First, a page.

Is Downshifting Bad For A Motorcycle?

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Many people think that downshifting is bad for a motorcycle. However, those who say this usually have no idea what they are talking about or have been downshifting wrong all this time.

Downshifting, if done correctly, is not bad for a motorcycle. Moreover, contrary to popular belief, downshifting is not an alternative way to slow your motorcycle down. In a nutshell, downshifting helps preserve speed while cornering and is therefore used to prevent your bike from slowing down too much.

To understand why downshifting is not bad for a motorcycle, we must understand how a motorcycle transmission system works. This will help clear downshifting-related misconceptions and help you perform this feat properly without damaging your clutch disk. Moreover, many people use the term downshifting interchangeably with the terms engine braking and rev-matching. In this article, we will explain the differences between these terms and some of the pros and cons of downshifting your motorcycle.

Our motorcycle mechanics and riding experts have come together to bring you the most reliable information about downshifting and how it works. So, without further ado, let’s get into this highly contested topic.

In this article...


What is Downshifting?

Put simply, downshifting on a motorcycle is when you shift into lower gears. However, rather than to slow the car down, downshifting is typically done to preserve speed when cornering and, if done right, ensures that you have maximum power to accelerate again after turning the corner.

Therefore, downshifting is the process of shifting your motorcycle into lower gears to lose as little speed as possible during cornering. But how does it work?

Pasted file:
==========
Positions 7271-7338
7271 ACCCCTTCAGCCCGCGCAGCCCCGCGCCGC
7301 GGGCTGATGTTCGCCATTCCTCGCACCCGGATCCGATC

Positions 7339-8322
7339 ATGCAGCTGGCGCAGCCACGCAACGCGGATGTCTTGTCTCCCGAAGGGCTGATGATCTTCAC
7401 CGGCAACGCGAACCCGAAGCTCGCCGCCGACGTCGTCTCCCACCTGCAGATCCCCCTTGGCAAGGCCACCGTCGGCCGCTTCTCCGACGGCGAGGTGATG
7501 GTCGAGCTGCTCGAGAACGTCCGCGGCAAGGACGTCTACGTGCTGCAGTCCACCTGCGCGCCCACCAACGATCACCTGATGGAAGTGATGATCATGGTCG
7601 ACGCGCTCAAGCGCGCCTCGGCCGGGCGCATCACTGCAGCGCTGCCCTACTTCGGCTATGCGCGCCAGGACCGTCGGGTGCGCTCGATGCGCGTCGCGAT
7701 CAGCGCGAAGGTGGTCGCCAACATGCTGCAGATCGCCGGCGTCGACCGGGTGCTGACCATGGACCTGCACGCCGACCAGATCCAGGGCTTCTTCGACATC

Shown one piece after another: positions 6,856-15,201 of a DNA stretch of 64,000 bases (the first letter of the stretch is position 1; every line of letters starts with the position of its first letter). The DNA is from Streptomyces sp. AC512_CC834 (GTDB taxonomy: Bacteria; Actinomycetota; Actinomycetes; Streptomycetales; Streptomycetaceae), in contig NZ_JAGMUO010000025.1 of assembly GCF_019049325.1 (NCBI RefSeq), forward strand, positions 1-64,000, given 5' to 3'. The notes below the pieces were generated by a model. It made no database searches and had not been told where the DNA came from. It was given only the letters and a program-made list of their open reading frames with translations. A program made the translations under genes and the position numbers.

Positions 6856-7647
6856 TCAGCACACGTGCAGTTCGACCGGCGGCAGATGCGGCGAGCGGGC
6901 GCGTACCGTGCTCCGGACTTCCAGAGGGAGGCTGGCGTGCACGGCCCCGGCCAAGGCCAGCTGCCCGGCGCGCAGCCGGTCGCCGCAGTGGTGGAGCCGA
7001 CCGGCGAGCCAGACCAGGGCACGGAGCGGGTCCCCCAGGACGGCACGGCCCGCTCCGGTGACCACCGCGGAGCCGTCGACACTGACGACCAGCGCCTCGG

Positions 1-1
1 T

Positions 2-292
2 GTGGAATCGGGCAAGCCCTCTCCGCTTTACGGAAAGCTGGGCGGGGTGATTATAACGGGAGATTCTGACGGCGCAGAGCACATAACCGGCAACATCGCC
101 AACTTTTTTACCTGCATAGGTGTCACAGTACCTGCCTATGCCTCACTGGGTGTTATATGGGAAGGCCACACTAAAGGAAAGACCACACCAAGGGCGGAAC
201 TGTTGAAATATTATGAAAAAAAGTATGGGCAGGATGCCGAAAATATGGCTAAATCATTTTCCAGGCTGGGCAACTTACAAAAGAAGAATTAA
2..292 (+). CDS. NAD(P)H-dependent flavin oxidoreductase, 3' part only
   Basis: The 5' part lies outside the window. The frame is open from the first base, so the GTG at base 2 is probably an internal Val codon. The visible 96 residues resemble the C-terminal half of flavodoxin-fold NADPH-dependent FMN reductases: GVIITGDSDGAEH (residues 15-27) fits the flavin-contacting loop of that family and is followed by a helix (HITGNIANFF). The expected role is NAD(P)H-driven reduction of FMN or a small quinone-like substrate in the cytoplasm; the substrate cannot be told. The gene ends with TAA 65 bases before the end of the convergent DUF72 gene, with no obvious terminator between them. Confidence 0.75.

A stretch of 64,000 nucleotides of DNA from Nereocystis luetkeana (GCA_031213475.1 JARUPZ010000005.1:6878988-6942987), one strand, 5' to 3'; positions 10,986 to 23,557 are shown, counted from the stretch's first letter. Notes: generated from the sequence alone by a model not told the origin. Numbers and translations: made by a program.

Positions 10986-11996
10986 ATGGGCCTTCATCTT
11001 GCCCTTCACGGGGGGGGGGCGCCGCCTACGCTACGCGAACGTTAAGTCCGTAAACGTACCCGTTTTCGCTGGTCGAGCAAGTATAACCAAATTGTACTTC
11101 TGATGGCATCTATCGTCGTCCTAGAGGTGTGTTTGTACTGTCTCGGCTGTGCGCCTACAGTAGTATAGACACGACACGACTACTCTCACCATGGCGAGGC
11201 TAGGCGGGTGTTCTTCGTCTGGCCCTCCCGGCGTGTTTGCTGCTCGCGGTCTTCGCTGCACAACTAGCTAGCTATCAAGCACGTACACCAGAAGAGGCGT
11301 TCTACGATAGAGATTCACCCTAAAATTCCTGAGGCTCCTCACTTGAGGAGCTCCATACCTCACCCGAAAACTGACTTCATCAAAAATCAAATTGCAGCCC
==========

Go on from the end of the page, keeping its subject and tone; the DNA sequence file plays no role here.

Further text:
To understand how downshifting works to preserve speed, we need first to understand how a motorcycle’s transmission system works. Lower gears, like first or second gear, provide more torque, and hence more power, but lower top speed. Conversely, higher gears, like fourth or fifth gear, provide less torque, hence less power, but greater top speed.

Therefore, your motorcycle can very quickly reach around 30mph when in a lower gear but cannot exceed this. The higher the gear, the slower the vehicle will accelerate, but the speed it will maintain will be higher.

A motorcycle can hence travel at 30mph in both second and third gear. However, the RPM (revolutions per minute) at second gear will be around 4000, while at third gear, it will be around 1500 RPM.

Therefore, downshifting is a way of bringing your transmission system into a higher RPM without slowing down. For this reason, there is a right way of downshifting and a wrong way. To perform downshifting correctly, you will have to understand rev-matching.

Downshifting vs. Engine Braking

Many people use the terms downshifting and engine braking interchangeably. However, these two terms are different in a very important way.

Downshifting is the process of shifting into lower gears to preserve speed while cornering. Lower gears have more power and hence allow the motorcycle to quickly accelerate once again after cornering.